It’s truly a sign of a decadent society when the interests of a few racehorses and their owners are preferred over a multi-million dollar export industry which provides many skilled jobs.

    That’s assuming that there is evidence that the hayburners would suffer harm, which is, to put it mildly, very thin.

    I doubt Jones much about actual farming either.

  10. gabrianga

    It “might ” harm?

    The “precautionary principle” is still being adopted by the NSW Government in this day and age ?

    This “principle” has been used by Green and Socialist Left opponents of development to delay or cancel projects which would provide jobs, export revenue and in many cases advantages for Aborigines

    I feel nauseous that a Conservative State Government can adopt such measures over State owned land presumably leased to overseas interests?

  11. Myrddin Seren

    Rant 3

    Here is the Tele’s editorial on the ‘scoop’ above.


    The Tele’s editor is avowedly pro-equine. Fair enough.

    But here is where the editor is obviously disingenuously trawling a cloak for the ‘Resources are too coarse and old-school for NSW – the Latte State’ boosters:

    The PAC decision must now be respected by Anglo American and be seen as a judgment on one mine, not the entire industry.

    Oh – okay – so this is a single enterprise issue ?

    Ms Goward would be well ­advised to review the buffer zones operating in the Hunter which are supposed to protect the thoroughbred and viticultural industries.

    Uh huh – expand the existing buffer zones around the operating mines to redefine their operating boundaries and what do you think happens if economic mine plans are disrupted ? Yup- more mine closures and hooray for the Alan Jones set – who get so upset flying over the Hunter Valley in their helicopters on their way to their Upper Hunter horse studs – too many blue chambray shirts and hi-viz jackets amongst the aspirational working class souring the taste of their chardonnay.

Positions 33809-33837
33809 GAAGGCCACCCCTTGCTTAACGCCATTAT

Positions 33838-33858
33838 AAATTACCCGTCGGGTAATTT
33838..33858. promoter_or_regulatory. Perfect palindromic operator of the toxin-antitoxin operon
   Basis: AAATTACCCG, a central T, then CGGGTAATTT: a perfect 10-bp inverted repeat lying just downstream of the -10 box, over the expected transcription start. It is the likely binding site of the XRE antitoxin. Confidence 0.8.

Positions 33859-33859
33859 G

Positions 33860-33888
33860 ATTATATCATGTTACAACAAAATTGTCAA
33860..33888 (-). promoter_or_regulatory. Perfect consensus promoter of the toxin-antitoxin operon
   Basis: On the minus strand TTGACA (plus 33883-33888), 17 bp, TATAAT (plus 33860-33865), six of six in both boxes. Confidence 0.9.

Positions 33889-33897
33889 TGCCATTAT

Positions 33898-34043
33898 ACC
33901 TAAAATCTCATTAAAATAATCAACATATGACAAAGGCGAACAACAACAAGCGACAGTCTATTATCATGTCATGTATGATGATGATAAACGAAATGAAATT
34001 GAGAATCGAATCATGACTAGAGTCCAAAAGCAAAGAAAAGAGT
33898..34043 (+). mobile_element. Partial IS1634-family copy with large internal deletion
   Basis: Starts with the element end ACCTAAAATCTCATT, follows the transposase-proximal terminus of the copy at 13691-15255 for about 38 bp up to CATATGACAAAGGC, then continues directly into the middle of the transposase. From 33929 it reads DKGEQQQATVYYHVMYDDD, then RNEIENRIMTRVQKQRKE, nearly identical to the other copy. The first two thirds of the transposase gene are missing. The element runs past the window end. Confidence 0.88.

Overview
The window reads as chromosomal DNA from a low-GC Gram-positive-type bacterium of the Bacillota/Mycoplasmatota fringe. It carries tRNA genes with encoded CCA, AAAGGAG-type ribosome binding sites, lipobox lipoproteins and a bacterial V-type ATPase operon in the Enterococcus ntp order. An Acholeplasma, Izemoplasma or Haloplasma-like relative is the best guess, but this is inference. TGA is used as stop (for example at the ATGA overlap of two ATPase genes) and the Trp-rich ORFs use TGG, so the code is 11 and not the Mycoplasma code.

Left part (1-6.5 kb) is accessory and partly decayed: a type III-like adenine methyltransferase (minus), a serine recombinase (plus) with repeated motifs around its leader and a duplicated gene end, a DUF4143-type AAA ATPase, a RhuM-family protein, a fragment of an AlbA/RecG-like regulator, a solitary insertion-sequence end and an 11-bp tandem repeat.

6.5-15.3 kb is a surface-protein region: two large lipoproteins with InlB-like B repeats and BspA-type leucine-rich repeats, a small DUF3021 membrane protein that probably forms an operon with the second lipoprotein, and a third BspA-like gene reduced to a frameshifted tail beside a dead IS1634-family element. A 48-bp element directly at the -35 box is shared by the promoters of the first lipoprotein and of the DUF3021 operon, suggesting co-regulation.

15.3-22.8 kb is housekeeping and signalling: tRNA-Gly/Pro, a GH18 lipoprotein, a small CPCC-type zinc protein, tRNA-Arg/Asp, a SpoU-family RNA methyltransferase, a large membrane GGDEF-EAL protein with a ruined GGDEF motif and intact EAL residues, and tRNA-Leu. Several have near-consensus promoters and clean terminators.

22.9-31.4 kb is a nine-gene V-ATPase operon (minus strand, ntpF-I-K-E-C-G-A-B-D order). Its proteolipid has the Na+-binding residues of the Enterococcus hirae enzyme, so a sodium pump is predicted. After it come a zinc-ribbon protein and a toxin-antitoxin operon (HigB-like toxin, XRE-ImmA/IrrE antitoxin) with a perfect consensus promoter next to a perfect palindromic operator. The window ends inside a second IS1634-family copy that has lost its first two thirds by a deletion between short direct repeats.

12. Myrddin Seren

    Last Rant ( for now )

    From the Tele editorial:

    That such a project could ever be proposed in the first place remains a stain on the planning laws that govern land usage in the Hunter

    I would be willing to bet Anglo or the previous owners of Drayton have held state government tenure to explore and assess the Drayton South lease for years – if not decades. And any minerals discovered are the property of the State, for which a licensee has to pay the Crown a royalty to extract.

    The pressure is in fact on explorers to prove it up or surrender the tenure – and they invest money on exploration in good faith.

    If the NSW government is so effete it would now prefer not to take the ‘tainted’ coin of the resource sector, they should recompense the parties who have previously acted in good faith on conditions imposed by that government.

    Of course, as we are seeing with things like the impact of the lock-out laws in potential high value real estate zones like Potts Point, using laws to drive out legitimate but unfavoured businesses like night clubs, to the benefit of the property developers is much cheaper than compensating business for loss of property rights.

    ‘Withdrawing the social license’ seems to be a good excuse to grant politically well-connected interests a free pass in NSW.

  13. Roger


    Let them bet on the horses.

  14. I can see another Capital Flight Era coming up. And not before time.

  15. Major Elvis Newton

    Unlike horses…which can be bred pretty much anywhere, the only place that I can mine for coal is where the bloody stuff is.

    Otherwise I’d mine that thick black seam underneath Christine Milne’s yurt.

    Alan Jones has zero credibility on this issue (and fracking) and flip-flops more than KRudd.

  16. Tel

    Gambling is bad, M’Kay? That’s why the NSW Government looooooooooverss the racing industry, because that bad old gambling tax just makes so much revenue.

    As we say in government, love the sinner’s money, hate the sin. 😉

  17. AP

    Pru Goward’s behaviour has been disgusting. I sincerely hope the 500 families who will spend Christmas with a father or mother unemployed will be OK.

  18. .

    I have heard that farmers from near Lockhart, NSW are actually waiting to be bought out for the new iron ore mine – possibly a veritable capital gain for them.

    Jones is ending the possibility of this for poor farmers where his million dollar stallions are kept.

  19. Infidel Tiger

    Alan Jones is the real Premier of NSW.

    The very first thing I would introduce is a tax on horse breeders – 5% of service fee charge should do it. Him and his smarmy mates have destroyed racing in NSW and have also destroyed our energy production future.

Comments are closed.